Transurban pulls out of massive Maryland P3 toll lane project

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The private partner in a prominent Maryland public-private partnership dropped out Thursday, citing environmental delays, lawsuits, and disagreements with the state, in a move that leaves the fate of the country’s largest P3 in doubt.

Australia-based toll road operator Transurban, the lead partner in a consortium known as Accelerate Maryland Partners, said it had submitted a notice to terminate the preferred developer agreement to the Maryland Department of Transportation.

The project, already facing rising costs, opposition and delays, moved to shaky political ground in January when its top cheerleader, former Gov. Larry Hogan, a Republican, was replaced by Gov. Wes Moore, a Democrat, who had expressed doubts about the P3 and wanted to make some changes.

Transurban began to get “frustrated with the timeline,” said a source familiar with the deal.

The announcement came two weeks before a key deadline when team was set to submit its design and finance plans.

Transurban executed its contractual right to terminate with Maryland Department of Transportation “for failure to agree on the terms” of the agreement, said MDOT Secretary Paul Weidefeld in an emailed statement.

The state still plans to move forward to address what’s one of the most congested corridors in the country, according to Moore’s office.

The move terminates the first phase of what would be largest P3 in the world, a $9 billion project that has been dogged by controversy from the start. The 50-year design-build-finance-operate-and/or-maintain P3 would replace the American Legion Bridge on I-495, add toll lanes to the bridge and along an expanded I-270 and part of the Capital Beltway to connect to hot lanes in northern Virginia.

In October, four environmental groups filed a federal lawsuit to block the plan, and litigation from the losing bidder remains pending. In August, after the Federal Highway Administration briefly delayed issuing the so-called record of decision, Hogan blasted administration officials and complained that the price tag has already gone up by 20% after “two years of unwarranted federal delays.”

AM Partners has done extensive work on the project since the state tapped the team in February 2021, including inking a draft concession agreement, Transurban said in a March 10 market filing.

Despite the work, “the project continues to face challenges including significant delays to environmental approvals, a changing political landscape and environmental lawsuits that remain unresolved,” the firm said.

“We respect Maryland’s decision to pursue alternatives – whether that is in project scope, delivery, or partnership,” said Amanda Baxter, senior vice president of development and operations for Transurban North America in an emailed statement.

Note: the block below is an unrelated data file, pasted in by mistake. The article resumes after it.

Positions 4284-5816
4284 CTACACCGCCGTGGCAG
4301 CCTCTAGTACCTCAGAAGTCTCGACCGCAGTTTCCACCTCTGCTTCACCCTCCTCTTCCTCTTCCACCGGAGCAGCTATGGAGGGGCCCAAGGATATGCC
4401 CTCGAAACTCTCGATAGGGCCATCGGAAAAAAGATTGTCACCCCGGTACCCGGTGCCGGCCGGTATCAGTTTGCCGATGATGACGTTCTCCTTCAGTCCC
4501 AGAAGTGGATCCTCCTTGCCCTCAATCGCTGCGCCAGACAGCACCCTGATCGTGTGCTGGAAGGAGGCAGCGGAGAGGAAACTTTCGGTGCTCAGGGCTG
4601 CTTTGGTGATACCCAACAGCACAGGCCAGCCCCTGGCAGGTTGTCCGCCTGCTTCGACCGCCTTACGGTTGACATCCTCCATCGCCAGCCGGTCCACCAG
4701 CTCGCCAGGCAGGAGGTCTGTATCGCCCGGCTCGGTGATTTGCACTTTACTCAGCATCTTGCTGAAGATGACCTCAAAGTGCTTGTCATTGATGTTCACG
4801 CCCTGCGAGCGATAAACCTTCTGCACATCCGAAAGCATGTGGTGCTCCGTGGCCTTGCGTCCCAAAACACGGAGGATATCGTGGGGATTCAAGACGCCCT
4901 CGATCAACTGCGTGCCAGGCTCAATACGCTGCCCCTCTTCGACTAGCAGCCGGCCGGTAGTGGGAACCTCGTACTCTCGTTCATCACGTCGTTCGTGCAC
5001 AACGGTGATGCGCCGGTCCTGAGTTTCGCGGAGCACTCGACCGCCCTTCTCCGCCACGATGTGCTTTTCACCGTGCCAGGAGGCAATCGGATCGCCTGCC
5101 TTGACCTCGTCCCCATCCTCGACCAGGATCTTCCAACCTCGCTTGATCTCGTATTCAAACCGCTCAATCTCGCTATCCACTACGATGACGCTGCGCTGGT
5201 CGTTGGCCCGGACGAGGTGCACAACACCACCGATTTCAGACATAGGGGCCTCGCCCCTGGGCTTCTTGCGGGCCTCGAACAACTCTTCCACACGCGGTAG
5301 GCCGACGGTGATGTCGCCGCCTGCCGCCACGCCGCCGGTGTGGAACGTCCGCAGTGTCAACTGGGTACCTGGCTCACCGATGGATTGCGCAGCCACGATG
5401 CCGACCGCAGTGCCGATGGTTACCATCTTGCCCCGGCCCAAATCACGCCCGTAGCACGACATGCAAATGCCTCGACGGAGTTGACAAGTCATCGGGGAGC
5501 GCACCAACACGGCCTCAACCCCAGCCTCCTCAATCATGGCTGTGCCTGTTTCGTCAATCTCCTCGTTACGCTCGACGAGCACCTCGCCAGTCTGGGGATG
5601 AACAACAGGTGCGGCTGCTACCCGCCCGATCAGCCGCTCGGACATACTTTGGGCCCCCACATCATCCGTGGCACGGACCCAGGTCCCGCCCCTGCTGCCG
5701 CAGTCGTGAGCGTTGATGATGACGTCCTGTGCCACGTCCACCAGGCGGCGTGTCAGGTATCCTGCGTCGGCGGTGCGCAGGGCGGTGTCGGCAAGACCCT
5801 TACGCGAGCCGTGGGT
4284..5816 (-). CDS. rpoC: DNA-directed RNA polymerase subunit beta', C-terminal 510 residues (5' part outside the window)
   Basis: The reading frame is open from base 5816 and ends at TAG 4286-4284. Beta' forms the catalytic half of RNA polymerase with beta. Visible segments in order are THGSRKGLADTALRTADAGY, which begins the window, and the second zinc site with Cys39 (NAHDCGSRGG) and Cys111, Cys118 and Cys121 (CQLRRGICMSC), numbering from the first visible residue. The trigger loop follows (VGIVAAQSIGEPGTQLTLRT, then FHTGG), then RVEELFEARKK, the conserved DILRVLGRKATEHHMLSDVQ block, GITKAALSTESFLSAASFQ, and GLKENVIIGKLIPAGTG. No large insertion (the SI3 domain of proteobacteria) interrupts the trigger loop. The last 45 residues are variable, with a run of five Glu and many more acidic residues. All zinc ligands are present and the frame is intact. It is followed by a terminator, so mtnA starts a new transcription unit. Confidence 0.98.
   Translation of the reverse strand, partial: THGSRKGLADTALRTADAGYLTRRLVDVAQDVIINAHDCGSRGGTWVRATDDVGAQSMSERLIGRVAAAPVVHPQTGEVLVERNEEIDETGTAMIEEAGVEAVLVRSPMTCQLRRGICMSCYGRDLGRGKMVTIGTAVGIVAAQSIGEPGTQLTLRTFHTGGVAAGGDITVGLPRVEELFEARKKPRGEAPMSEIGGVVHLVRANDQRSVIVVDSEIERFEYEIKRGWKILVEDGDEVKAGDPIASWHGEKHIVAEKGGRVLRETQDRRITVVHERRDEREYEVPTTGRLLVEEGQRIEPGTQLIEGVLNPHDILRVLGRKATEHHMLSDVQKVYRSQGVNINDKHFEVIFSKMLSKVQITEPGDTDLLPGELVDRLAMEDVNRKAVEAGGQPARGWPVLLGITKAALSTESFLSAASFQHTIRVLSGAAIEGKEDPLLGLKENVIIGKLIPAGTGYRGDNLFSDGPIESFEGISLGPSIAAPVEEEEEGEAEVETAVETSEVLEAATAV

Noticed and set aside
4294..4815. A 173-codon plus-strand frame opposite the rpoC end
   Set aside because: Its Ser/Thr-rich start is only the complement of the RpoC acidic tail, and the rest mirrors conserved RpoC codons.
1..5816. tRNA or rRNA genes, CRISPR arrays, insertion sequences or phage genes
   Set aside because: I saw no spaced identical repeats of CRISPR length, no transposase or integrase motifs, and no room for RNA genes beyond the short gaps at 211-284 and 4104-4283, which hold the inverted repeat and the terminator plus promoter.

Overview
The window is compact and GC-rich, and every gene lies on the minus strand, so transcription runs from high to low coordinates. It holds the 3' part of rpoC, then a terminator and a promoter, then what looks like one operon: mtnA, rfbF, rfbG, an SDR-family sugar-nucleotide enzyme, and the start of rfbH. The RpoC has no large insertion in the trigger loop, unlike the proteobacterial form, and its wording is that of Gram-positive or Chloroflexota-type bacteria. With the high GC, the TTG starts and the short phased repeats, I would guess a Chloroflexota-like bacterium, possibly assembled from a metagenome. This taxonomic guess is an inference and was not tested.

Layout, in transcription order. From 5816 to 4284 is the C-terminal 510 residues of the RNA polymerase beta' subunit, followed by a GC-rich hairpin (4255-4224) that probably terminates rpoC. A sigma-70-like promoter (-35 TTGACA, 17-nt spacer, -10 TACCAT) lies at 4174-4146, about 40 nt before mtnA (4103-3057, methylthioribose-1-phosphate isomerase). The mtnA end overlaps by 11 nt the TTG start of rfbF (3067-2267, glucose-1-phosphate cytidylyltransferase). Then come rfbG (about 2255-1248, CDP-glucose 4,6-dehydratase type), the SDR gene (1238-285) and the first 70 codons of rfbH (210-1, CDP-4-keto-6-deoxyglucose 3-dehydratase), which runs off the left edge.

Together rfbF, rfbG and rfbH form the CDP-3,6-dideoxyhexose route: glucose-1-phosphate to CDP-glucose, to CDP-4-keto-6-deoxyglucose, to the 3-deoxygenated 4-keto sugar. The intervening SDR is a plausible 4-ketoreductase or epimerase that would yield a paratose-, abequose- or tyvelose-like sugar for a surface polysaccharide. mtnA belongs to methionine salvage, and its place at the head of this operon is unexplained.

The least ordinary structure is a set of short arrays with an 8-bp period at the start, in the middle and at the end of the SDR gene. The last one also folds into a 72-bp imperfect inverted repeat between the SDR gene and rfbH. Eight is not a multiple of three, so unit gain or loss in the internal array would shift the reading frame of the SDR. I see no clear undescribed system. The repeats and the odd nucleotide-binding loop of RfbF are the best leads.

Transurban was exercising its contractual right to terminate, according to the Maryland Department of Transportation, and MDOT does not owe any payments to AM Partners, according to the governor’s office.

The termination “has no bearing on the approved federal Record of Decision for Phase 1 South, or the state’s commitment to addressing congestion issues affecting the region,” Moore said in an emailed statement.

The state now could opt to take over the project entirely or keep it as a P3 with a new partner, said Baruch Feigenbaum, senior managing director of transportation policy at Reason. One option could be going with the second bidder, the consortium led by Spanish firms Cintra and Ferrovial, which has sued over its losing bid, he said.

“There are other options available, but it’s not exactly clear where we’re going now, and it’s going to take a minimum of three months before we know anything,” he said.  
Transurban’s frustrations are largely unique to the project and not a reflection of the larger P3 market, Feigenbaum said.

“There was a change in the administration, and the new governor wants to make some changes, and that could add risk,” he said, saying delays also came from supplemental environmental assessments, residents’ opposition and the fact that it’s a very large and complex project.

“So, the challenges with this project are mostly isolated.”

Transurban’s other projects in the region include the Fredericksburg Extension project on the 95 Express Lanes and the Northern Extension project on the 495 Express Lanes, also called I-495NEXT.

In its market statement, Transurban CEO Scott Charlton said, “We continue to see positive growth potential in North America and the Greater Washington Area, with regional fundamentals including high levels of congestion and a growing population.”

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